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Poggio a Caiano delegation celebrates 40th anniversary of sister cities
Gabriele Rausse, director of gardens and grounds, leads a tour of the gardens at Monticello for a delegation from Poggio a Caiano, Italy, which is sister cities with Charlottesville.
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Credit: Ryan Kelly, The Daily Progress
Gabriele Rausse, director of gardens and grounds, leads a tour of the gardens at Monticello for a delegation from Poggio a Caiano, Italy, which is sister cities with Charlottesville.
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Talia Wiener | Wednesday, June 28, 2017 at 8:39 p.m.

This year marks the 40th anniversary of the sister city relationship between Charlottesville and Poggio a Caiano, a town in Tuscany, Italy, with a population of 10,000. In celebration, a delegation traveled to the area to spend a week exploring the history that connects the two cities. The seven-member group of government officials and their wives will stay in Charlottesville for a week

“The focus of the visit is from a historical, cultural perspective,” said Terri Di Cintio, Charlottesville’s representative for Poggio a Caiano. “That’s what the sisters cities program is about — connecting with our sister city friends and understanding and sharing cultural, educational, humanitarian activities.”

Established in 1977, the sister city relationship stems from the friendship between Thomas Jefferson and Filippo Mazzei, an Italian physician who influenced a line that ended up in the Declaration of Independence: “All men are created equal.”

“They were very similar in that they had lots of varied interests,” Di Cintio said. “They did some work together on wine and they were both very involved in politics. Mazzei became very involved in the American Revolution, as well as other political issues around the world. ... They had a symbiotic relationship where they shared a world view.”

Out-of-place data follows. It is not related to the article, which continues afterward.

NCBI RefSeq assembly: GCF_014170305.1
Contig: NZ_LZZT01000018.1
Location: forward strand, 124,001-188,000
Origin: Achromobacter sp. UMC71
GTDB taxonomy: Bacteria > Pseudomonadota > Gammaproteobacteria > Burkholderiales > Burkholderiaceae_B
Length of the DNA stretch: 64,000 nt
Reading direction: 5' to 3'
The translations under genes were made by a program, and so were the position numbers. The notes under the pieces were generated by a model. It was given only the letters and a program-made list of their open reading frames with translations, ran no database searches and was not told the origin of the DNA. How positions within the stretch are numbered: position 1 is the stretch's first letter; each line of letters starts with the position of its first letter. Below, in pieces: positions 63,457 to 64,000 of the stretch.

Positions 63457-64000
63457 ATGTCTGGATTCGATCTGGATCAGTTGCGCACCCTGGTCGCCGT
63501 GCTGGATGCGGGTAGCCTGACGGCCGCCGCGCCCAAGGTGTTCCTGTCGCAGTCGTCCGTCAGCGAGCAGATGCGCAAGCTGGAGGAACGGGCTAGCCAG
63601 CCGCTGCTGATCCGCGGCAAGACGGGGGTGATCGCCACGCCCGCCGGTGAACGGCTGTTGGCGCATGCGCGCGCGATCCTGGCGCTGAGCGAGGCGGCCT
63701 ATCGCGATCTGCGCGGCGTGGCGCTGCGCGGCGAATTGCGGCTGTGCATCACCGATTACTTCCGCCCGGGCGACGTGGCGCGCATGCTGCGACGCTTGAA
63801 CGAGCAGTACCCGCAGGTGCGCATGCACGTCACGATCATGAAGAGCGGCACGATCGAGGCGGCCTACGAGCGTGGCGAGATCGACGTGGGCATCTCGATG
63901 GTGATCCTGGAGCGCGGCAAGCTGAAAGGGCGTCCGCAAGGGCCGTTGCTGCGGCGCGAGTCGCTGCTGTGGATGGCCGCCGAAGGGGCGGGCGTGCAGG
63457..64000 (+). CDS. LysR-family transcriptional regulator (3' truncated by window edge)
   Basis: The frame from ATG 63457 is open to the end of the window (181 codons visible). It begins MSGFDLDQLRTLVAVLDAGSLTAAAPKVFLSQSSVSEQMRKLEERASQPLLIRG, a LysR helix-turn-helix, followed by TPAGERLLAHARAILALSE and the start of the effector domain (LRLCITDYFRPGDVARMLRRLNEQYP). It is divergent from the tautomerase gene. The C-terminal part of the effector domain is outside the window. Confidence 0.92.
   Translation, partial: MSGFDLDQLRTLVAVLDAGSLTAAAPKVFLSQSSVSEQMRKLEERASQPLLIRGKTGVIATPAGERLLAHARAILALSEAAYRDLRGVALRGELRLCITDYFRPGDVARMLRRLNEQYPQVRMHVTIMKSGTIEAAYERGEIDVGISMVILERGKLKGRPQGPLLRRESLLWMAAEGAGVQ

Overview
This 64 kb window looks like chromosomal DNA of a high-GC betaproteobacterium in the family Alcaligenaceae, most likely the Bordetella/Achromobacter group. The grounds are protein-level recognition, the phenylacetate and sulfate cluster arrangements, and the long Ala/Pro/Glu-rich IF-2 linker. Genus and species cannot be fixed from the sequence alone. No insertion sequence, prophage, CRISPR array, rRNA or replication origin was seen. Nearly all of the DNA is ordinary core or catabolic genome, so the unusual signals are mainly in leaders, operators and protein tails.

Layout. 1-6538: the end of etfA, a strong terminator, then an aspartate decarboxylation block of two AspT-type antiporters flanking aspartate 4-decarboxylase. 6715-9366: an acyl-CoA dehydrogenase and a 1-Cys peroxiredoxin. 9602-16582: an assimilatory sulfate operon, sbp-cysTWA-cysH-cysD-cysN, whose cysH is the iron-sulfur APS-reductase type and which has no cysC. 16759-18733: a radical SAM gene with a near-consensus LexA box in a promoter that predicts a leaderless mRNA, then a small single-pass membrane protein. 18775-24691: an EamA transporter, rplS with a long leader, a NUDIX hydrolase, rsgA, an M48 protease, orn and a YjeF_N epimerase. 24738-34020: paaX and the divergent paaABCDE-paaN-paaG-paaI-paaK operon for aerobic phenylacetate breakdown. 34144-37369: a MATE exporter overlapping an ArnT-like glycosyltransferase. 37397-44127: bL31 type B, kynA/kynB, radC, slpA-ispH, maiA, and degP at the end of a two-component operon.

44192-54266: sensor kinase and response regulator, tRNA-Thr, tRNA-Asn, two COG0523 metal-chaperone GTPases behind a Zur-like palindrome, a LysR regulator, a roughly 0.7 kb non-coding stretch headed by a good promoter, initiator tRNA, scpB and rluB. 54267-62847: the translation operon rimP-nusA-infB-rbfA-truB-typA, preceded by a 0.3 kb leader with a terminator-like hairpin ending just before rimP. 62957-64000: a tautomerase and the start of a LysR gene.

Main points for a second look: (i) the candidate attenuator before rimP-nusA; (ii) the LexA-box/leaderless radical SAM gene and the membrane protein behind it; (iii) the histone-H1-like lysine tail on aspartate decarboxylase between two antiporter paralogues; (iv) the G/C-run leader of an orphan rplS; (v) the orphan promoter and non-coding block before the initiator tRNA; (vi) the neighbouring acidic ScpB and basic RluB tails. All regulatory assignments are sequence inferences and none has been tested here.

The activities for the week’s visit were chosen by a committee made up of community leaders and others. With input from the Poggio a Caiano visitors, the committee brainstormed ideas that would be consistent with learning about the history and culture of the two communities.

The group is visiting many historical landmarks, including Monticello, Montpelier and the University of Virginia, but it also will explore other parts of Central Virginia, such as Gabriele Rausse Winery in Albemarle County, Charlottesville’s Downtown Mall and Humpback Rocks in Augusta and Nelson counties.

The importance of recognizing the international relationship and the significance of positive interactions between countries were ideas emphasized by the Italian delegation.

Giacomo Mari, a councilor with the Delegates of Culture and Tourism in the Poggio a Caiano City Council, said the sister city program is a perfect example of a global interaction that encourages positive connections between countries.

“This moment create[s] bridge and not war,” Mari said. “It’s important to meet people and to understand that we have the same desires, hopes and the same fears, and when we meet each other around the world, we can understand each other and appreciate what is the best about other people.”

The relationship between the two cities has changed over the years in terms of the level and degree of interaction. The last visit made by the Italians was in 2012, to celebrate Charlottesville’s 250th anniversary. Charlottesville has sent community groups to Poggio a Caiano, including the Charlottesville High School Orchestra and teams from Soccer Organization Charlottesville Area.

“[Mazzei] was here for the American Revolution and he helped write the Virginia plan for the U.S. Constitution,” said Charlottesville resident Steve Campbell, who is involved with the visit. “He had a farm next to Monticello that was almost as large as Monticello, but locally, almost nobody has ever heard of him.”

Campbell said the relationships between the sister cities and that of Mazzei and Jefferson are little known in the Charlottesville area. However, in Poggio a Caiano, it’s a different story.

“If you went into anywhere in Poggio and you said, ‘I’m from Charlottesville,’ chances are you would have a crowd in a hurry,” he said.

The trip could not have come at a better time, said Di Cintio.

“We’re in a time in our country where politics, especially global politics, are divisive and there’s a lot of concern about the United States being separatist and isolating itself further and further,” Di Cintio said. “I think an international program works in opposition to that. While this [visit] has not been planned around that particularly, hopefully it will cement our relationship with our friends abroad.”

Next month, a 26-person delegation from Charlottesville will travel to Italy.

 

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